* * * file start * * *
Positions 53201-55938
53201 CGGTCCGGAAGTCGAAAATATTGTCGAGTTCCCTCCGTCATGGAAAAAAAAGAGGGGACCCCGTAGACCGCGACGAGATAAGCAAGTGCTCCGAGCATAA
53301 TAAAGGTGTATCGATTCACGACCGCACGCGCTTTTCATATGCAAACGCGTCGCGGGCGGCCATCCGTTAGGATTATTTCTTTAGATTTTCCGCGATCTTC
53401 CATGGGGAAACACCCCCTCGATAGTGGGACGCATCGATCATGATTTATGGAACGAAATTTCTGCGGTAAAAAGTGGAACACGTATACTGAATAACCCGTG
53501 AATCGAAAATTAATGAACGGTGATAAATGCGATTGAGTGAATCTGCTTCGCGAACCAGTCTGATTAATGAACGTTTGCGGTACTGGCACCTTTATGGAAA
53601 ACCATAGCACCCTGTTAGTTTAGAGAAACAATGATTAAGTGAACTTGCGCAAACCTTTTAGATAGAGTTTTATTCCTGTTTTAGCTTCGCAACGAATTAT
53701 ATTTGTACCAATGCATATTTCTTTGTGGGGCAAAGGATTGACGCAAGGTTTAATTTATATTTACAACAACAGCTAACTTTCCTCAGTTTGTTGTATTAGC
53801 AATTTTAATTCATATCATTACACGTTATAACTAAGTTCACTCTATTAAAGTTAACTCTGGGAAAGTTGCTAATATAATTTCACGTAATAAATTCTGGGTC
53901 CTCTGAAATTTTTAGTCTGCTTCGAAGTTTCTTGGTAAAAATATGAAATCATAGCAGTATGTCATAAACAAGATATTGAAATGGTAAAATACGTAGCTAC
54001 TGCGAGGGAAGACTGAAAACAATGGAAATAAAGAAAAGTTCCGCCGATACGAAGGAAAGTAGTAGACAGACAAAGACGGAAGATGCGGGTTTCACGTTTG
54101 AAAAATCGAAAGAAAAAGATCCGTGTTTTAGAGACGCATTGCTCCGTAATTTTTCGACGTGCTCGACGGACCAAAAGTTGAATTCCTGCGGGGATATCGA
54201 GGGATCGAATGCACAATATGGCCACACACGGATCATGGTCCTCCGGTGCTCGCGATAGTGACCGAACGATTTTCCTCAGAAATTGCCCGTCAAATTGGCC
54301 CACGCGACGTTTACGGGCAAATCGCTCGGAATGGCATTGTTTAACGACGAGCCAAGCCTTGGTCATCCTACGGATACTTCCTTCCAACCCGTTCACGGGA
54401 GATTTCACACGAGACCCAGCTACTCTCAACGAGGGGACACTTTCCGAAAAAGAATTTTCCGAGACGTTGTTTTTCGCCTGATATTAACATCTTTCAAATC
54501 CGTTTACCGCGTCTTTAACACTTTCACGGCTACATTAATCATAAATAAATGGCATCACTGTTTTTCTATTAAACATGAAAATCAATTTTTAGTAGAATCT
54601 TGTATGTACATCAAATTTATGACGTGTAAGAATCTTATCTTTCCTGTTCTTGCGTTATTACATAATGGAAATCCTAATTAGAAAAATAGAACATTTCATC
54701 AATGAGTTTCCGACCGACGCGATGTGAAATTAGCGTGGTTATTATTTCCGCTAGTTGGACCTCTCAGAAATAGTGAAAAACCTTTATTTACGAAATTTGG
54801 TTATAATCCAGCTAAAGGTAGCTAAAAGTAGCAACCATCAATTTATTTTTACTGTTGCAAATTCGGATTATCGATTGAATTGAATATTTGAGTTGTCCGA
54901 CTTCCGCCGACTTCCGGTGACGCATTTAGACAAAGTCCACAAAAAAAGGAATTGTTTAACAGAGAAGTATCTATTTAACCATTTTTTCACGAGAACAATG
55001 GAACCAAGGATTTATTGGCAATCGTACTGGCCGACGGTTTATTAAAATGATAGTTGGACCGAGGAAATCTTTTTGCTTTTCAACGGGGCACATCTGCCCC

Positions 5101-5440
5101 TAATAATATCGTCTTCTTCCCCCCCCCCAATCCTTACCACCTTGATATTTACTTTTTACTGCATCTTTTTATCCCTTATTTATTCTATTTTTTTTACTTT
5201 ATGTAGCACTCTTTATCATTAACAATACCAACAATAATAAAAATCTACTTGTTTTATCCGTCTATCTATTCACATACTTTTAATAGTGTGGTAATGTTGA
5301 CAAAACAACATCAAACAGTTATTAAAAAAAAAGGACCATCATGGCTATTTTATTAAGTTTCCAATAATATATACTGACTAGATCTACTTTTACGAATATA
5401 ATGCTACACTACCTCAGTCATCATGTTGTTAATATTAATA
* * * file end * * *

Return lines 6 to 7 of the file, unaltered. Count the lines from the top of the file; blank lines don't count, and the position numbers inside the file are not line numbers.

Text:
53601 ACCATAGCACCCTGTTAGTTTAGAGAAACAATGATTAAGTGAACTTGCGCAAACCTTTTAGATAGAGTTTTATTCCTGTTTTAGCTTCGCAACGAATTAT
53701 ATTTGTACCAATGCATATTTCTTTGTGGGGCAAAGGATTGACGCAAGGTTTAATTTATATTTACAACAACAGCTAACTTTCCTCAGTTTGTTGTATTAGC